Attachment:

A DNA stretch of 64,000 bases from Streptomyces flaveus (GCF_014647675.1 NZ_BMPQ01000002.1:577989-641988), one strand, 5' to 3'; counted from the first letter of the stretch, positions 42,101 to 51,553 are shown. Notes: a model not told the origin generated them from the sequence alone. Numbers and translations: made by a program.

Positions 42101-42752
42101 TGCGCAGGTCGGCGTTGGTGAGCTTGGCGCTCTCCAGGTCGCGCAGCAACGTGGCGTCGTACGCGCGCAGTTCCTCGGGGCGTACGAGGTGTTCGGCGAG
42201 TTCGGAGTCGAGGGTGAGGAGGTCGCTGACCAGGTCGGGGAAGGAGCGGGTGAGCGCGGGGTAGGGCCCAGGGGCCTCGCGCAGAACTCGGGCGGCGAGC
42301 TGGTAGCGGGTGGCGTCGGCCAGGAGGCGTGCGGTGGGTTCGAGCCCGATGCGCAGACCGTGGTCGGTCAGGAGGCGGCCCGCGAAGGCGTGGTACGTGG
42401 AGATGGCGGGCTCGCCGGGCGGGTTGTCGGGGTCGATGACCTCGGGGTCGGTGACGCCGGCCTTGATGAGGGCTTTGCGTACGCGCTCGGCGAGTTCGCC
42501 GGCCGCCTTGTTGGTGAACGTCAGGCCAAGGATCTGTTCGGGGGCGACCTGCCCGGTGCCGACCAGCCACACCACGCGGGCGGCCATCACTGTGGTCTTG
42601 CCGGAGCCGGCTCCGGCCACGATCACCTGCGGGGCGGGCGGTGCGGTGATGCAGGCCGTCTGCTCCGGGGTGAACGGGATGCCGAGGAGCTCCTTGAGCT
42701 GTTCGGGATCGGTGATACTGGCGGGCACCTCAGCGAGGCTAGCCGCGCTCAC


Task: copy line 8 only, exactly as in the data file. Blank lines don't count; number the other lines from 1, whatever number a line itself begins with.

42601 CCGGAGCCGGCTCCGGCCACGATCACCTGCGGGGCGGGCGGTGCGGTGATGCAGGCCGTCTGCTCCGGGGTGAACGGGATGCCGAGGAGCTCCTTGAGCT